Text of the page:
Freaking Out Squares

Wednesday, November 08, 2006

Movin' Out

I'm thinking of moving again. I believe I suffer from what astrologers call a "geographic," which is one who believes his or her happiness lies in location. Or to put it another way, "Wherever you go, there you are." And since I'm not too thrilled at the moment to be, well, with myself, my geographical clock is ticking overtime.

Of course it's all fantasy at this point, because I am not one of those people who can stuff everything she owns, including her cats, into a knapsack and hie off to parts unknown. I have too much emotional baggage and far, far too little gumption, not to mention a loving but immensely overprotective dad who would not let my whereabouts stay unknown, I can assure you. And while many would disagree, I consider myself far too decent a person to do such a thing to my poor dad, whose life revolves around me, the cat, and his business, in that order. Besides, I'd miss him.

So there's that, and there's my penchant for staying in abusive relationships, tiptoeing around like a geisha, hoping if I'm nice enough and quiet enough and say just the right things at the right times, I can fix everything, because it was my fault in the first place. (Thanks, Mom!) I cannot honestly say New York has treated me well. This hardly makes me an anomaly, because, after all, you don't come to New York to be treated well. You come to New York to divide and conquer, and you'd better have the hide of a rhino. Alas, I have the skin of an onion. I may have the mouth of a rhino, or at least of a stevedore, but on me, it's like building a house over quicksand. I can be bragging about how I don't take no crap from nobody one minute and be bawling the next because that man over there in the green suit gave me a dirty look, and he obviously can see through me to my awful, evil inner core even though he's never met me in my life. (FYI, I no longer brag about not taking no crap from nobody. Instead, I brag about having the skin of an onion and the emotional resilience of a sponge. Or rather, I don't brag, I just tell it like it is, but I do it in a way that a friend once described as "arrogantly insecure." Like, "I have the emotional skills of a three-year-old who's been locked in a closet her entire short life, and what are you gonna do about it, motherfucker?")

It occurs to me that perhaps I should not use such a public forum to admit the full degree of my codependent spinelessness, as I fear it might well send a plethora of assholes scurrying to my door. But that's been going on my whole life anyway so really, what's a few thousand more? Bring 'em on!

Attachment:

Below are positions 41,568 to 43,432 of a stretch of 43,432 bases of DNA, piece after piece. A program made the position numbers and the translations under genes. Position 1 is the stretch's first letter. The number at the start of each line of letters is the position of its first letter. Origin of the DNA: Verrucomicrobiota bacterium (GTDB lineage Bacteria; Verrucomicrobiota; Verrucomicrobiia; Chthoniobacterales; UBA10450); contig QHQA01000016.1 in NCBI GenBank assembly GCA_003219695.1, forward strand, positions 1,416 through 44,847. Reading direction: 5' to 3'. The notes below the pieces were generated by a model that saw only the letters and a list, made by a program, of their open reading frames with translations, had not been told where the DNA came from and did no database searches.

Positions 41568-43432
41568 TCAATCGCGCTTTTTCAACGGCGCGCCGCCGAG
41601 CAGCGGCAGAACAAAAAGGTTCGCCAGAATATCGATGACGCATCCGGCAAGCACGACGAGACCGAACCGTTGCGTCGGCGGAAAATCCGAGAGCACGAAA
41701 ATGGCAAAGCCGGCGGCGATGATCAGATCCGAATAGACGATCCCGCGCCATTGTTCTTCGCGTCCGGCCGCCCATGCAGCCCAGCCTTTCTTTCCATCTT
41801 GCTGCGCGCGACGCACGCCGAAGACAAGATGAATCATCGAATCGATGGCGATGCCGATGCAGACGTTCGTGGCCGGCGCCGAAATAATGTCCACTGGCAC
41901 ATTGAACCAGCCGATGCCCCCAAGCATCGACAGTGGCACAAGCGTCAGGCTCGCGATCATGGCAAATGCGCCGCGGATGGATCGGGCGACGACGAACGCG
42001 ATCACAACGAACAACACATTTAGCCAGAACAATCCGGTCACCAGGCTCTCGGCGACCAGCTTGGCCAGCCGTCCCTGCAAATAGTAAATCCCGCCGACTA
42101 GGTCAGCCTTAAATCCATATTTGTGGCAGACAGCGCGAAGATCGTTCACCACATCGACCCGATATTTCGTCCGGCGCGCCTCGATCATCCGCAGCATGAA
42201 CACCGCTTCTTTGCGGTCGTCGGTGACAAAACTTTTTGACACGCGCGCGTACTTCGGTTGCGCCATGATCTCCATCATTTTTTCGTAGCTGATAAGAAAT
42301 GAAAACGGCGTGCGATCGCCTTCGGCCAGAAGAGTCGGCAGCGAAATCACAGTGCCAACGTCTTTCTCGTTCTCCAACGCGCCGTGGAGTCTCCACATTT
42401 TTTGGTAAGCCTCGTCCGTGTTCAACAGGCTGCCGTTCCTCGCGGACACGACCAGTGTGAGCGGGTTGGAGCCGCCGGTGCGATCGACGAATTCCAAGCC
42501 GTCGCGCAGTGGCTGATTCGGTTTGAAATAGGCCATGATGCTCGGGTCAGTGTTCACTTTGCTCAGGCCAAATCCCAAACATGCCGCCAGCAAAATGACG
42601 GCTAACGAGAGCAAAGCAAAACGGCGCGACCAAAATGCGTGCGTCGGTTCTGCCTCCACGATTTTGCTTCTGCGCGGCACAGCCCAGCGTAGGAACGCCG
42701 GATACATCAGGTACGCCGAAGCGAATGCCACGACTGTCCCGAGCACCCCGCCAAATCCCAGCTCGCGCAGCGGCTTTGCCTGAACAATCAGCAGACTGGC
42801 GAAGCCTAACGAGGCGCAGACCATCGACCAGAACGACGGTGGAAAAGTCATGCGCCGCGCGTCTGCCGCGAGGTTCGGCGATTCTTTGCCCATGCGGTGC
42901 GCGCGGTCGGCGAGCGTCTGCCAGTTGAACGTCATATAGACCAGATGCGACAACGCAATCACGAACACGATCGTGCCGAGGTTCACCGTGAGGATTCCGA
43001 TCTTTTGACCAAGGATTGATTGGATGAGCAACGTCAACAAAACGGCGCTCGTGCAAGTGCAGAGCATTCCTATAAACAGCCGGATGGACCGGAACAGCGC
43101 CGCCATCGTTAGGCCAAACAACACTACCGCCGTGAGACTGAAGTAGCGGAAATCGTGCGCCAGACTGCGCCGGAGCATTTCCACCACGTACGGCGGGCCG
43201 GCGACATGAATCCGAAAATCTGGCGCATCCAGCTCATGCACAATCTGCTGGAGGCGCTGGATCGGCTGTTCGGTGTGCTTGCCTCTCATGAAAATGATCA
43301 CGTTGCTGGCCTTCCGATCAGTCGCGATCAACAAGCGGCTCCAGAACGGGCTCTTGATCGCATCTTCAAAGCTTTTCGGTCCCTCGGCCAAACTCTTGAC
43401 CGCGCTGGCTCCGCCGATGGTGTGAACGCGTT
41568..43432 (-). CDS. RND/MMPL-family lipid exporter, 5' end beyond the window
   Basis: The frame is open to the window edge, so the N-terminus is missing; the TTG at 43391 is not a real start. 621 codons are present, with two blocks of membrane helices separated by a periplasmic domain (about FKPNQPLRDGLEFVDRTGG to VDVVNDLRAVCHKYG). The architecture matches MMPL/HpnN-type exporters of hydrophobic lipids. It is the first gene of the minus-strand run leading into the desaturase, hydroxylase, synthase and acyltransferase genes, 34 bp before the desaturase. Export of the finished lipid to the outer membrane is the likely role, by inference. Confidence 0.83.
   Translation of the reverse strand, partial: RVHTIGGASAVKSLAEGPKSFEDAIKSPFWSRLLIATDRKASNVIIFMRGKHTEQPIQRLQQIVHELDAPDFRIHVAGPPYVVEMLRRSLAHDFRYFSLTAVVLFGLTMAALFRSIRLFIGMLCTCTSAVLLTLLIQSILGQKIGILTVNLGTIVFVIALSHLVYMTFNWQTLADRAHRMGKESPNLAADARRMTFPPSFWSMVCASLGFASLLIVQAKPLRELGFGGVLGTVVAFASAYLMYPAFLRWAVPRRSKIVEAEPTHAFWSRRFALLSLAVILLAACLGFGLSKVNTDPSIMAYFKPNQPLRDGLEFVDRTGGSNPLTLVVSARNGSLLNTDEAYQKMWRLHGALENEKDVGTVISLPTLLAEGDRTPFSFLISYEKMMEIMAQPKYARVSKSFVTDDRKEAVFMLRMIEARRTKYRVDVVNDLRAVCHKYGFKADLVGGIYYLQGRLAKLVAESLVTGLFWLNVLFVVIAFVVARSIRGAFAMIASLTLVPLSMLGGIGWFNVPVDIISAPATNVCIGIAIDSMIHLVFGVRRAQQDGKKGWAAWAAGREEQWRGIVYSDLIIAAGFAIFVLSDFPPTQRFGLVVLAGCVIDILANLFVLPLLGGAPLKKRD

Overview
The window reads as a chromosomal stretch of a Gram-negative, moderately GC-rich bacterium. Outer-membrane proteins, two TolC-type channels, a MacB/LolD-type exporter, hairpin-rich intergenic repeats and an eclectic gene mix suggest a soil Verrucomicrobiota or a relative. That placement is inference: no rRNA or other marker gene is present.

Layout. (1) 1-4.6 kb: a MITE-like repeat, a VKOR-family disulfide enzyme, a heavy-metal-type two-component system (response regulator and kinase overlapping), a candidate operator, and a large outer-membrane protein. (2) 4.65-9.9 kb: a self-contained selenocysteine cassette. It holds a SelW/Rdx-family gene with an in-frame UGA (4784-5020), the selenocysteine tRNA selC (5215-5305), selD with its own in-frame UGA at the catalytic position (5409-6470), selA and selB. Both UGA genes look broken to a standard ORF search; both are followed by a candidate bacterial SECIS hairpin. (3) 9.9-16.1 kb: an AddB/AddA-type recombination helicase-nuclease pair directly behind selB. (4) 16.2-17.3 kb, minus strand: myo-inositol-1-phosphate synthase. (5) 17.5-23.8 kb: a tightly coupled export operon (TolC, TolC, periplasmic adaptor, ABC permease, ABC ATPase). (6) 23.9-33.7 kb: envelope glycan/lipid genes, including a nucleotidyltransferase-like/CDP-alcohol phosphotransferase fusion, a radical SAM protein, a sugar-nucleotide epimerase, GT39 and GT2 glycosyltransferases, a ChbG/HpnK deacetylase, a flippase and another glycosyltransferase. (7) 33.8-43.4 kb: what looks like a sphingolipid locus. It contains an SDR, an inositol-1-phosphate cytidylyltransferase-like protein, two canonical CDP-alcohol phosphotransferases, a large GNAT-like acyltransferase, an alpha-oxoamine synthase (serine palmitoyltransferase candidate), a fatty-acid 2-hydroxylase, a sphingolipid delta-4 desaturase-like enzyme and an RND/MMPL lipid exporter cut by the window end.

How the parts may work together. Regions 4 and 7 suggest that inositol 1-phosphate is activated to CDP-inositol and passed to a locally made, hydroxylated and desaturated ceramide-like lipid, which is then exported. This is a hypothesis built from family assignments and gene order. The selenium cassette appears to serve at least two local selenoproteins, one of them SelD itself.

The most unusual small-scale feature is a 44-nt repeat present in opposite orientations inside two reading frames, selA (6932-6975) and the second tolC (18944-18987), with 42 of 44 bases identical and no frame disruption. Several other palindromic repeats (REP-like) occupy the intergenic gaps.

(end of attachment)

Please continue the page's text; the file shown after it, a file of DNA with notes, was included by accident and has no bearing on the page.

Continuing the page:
Anyway, back to moving. Where were we? Mouth of rhino, skin of onion, eye of newt (heh)--right. I am also good at deluding myself, particularly when said delusion materializes in the face of opposition from others, particularly elder others. Like, when I was thirteen, I actually convinced myself that living in NYC with no money, working crap jobs and starving for my art would be fun or something, because those who asserted otherwise wore puff-paint sweatshirts, worked as secretaries in the PA House of Representatives, and went to holy-roller churches every Sunday. And guess what? They were right! It's not fun! It's humiliating and degrading and soul-crushing--all the qualities endemic to an atheist childhood in East Jesus.

You could argue that at least I get to be humiliated and degraded and crushed in New York City, which is far superior to experiencing the above in PA, and you'd be mostly right. But dammit--and stop me if you've heard this one--New York just ain't what it used to be, people! The New York in which I expected to humiliate and degrade myself sounded the death knell when Disney bought out Times Square in the mid-90's, and from there it's been a slippery condemned path toward Yuppies and "hip" restaurants and goddamn motherfucking chain stores that I could go to in, like, my own hometown--or at least in the Philly suburbs, since I am sure those on the Harrisburg city council would dismiss such stores as Anthropologie as "too high-end for people like us." It's lonely as hell to be humiliated and degraded in a city where everyone else is striving up, up to god knows where and for what--another "hip" restaurant? More chain stores? No wonder my confrere the Pirate never leaves the house. I suppose I can include myself in that, too.